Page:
How scents and memories are connected
A while ago I came across a scent named Old Wood. When I smelled it for the first time, it occurred to me as strange and heavy. It was earthy and dusty, reminding me a bit of an old basement and moist blocks of wood. It was not a beautiful scent in an obvious way. It was intense and overpowering. However, when I smelled it for a second time, it came to me as more pleasant and relaxing. Some distant memory from childhood appeared in the back of my mind. First I thought about my grandfather smoking his pipe in the armchair; then about our family’s summer house when opened for the first time after a cold winter. The scent brought it all back in a few seconds, and I wanted to smell it again.
The connection between scents and memories
Scientists agree that we create most of our scent-related memories already in childhood. Our early experiences have a lifelong impact on our fragrance preferences in adulthood. The smells we experienced as pleasant in our young years, will feel pleasant our whole lives. And the other way round, if we connect a smell with a bad experience, it’s gonna stay like this probably forever.
Of all our senses, smell is the most closely linked to memory, but it has an impact not only on the kind of perfume or candles we choose – it can be an important factor in life decisions like choosing the right partner. Besides that, did you know that smell is actually connected with taste, too?
Taste and smell go together
“When you chew, molecules in the food make their way back retro-nasally to your nasal epithelium,” meaning that essentially, “all of what you consider flavor is smell. When you are eating all the beautiful, complicated flavors … they are all smell,” says Venkatesh Murthy from Harvard University.
This means also that when we think about tastes, in big part we actually use our smell-related memory. In fact, if your sense of smell is damaged, you won’t be able to fully enjoy your food.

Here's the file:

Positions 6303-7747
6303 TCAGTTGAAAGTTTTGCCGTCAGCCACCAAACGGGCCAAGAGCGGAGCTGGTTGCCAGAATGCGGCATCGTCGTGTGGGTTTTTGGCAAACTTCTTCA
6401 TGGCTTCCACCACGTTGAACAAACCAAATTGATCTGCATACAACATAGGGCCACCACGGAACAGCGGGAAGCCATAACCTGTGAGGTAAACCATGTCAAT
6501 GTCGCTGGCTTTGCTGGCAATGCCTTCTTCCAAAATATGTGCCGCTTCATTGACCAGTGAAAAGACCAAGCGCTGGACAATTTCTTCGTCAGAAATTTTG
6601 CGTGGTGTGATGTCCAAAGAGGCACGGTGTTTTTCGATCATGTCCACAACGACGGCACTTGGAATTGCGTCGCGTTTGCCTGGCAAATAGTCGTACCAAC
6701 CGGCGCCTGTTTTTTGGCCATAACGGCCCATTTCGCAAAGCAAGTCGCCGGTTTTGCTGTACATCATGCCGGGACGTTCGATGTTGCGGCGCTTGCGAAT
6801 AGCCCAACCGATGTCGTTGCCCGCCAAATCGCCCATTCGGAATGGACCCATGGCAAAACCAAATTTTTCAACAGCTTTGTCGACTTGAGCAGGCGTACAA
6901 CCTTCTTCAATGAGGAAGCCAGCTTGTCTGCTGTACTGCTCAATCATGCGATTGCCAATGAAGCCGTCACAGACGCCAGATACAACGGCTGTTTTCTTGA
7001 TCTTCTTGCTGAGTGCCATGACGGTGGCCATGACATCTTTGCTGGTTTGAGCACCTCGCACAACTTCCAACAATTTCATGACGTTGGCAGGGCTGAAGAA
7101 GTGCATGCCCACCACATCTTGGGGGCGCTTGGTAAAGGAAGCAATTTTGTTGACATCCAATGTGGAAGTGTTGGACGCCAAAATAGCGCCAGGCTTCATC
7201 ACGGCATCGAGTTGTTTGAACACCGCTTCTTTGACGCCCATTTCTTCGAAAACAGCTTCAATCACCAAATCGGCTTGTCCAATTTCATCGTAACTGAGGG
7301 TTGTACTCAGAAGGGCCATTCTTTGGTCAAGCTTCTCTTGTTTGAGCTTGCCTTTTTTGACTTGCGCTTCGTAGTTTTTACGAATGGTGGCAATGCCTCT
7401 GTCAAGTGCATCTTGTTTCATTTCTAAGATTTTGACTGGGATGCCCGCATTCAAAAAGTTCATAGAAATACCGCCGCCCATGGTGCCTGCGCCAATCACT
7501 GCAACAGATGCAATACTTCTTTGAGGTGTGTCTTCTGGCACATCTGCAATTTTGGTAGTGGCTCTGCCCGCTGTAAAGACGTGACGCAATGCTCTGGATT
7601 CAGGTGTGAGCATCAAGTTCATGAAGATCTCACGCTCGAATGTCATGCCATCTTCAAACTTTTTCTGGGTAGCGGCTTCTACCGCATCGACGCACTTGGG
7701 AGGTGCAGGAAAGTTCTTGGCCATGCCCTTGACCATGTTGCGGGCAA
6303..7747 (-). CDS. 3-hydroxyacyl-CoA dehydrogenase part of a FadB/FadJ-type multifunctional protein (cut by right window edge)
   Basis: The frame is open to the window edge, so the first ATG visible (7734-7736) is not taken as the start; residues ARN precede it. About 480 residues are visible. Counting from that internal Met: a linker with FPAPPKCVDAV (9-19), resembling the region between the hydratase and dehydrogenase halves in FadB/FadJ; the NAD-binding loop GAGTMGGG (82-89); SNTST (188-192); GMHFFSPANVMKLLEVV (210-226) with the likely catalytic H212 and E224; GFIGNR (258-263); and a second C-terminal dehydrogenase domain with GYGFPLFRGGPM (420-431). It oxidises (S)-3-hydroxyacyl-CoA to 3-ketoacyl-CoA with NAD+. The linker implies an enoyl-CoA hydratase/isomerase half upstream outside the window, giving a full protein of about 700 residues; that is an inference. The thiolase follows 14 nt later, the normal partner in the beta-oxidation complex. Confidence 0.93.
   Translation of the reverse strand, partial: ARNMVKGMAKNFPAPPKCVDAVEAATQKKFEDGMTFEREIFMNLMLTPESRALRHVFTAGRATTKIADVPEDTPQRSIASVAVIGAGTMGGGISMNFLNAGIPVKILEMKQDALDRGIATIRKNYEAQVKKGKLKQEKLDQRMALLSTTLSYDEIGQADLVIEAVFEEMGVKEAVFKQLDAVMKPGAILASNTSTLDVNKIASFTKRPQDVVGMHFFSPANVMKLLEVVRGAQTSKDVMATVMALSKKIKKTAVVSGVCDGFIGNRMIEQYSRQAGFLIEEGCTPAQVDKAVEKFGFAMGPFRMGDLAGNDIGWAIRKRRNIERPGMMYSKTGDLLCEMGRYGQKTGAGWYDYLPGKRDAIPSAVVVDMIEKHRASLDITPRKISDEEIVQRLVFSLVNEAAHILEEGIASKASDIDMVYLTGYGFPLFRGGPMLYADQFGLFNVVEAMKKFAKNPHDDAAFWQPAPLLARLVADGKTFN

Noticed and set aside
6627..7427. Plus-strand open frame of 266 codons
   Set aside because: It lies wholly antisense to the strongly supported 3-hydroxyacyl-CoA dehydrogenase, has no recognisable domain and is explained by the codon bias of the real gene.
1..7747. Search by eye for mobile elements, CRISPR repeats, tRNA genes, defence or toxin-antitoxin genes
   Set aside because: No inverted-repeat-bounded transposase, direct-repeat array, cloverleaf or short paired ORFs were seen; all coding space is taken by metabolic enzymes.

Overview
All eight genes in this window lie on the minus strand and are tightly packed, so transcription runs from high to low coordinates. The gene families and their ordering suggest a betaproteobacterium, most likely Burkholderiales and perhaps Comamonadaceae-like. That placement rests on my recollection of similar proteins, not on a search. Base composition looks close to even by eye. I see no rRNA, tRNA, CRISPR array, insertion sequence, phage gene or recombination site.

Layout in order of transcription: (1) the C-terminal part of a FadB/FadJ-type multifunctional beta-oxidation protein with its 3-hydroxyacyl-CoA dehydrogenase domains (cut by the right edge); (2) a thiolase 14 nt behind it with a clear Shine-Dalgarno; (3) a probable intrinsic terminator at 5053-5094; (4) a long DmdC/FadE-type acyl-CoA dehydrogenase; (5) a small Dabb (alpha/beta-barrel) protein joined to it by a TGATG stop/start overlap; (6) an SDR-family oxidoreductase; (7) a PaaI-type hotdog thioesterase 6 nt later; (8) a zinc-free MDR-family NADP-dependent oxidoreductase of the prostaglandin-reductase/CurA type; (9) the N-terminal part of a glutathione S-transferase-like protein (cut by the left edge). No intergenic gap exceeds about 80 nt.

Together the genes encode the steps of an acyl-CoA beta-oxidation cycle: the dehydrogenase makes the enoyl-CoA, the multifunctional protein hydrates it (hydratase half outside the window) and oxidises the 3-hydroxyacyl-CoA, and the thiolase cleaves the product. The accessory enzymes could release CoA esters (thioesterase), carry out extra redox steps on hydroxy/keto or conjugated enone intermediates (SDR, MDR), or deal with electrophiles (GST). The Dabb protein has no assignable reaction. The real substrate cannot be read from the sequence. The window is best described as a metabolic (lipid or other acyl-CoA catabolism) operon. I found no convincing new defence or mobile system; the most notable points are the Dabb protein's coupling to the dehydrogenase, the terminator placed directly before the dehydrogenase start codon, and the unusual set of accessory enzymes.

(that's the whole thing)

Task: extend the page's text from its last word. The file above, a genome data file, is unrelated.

Personal experiences vs. scent preferences
As a candle maker, I have the opportunity to see how differently people react to the same scents. There is a group of fragrances that are universally liked, primarily floral and fresh. But there is also a group of distinctive, more complex aromas, which are usually adored by individual memory associations. Scents and memories are strongly connected. For example, patchouli scent, heavy and intoxicating, might seem unattractive for a teenager, but for someone who remembers the 70s when it was one of the hottest scents of the Epoque, it will be a sentimental, and beautiful scent of the counterculture. I remember my grandmother had a little round wooden box with a tiny hole carved inside, filled up with a patchouli-scented creme. Whenever I smell a patchouli candle, I think of this little box at my grandma’s home.
In the same way, we buy more Apple & Cinnamon candles during cold weather months because it reminds us of a warm apple pie that we used to smell on this or another occasion years ago. We buy Lavender candles or shower gel because it feels relaxing to us. The vanilla scent is universally liked and well-known as a mood improver because most of the sweets we have ever eaten have at least a drop of it; all the ice cream, cakes, and cookies have something vanilla-like in them. The vanilla scent brings all the sweet times back somewhere on a subconscious level. It has anti-depressive, anxiety-removing, and relaxing qualities.
The smell is stronger than the sight
Scents and memories are connected so strongly, that smell brings back memories much easier than sight. That means that sometimes you can get an unexpected endorphin boost from perfume or the scented candle before you even realize why you like this smell so much. So the next time you suddenly get happy feelings and some distant memory throwback gets you, sniff around and let your nose lead you. And when you need to relax, try to find a pleasant thought and think if there’s a smell that comes to your mind together with it – this might be a good starting point for your next candle shopping :).
If you’d like to learn more about aromatherapy and the psychological benefits of scents, read our article here.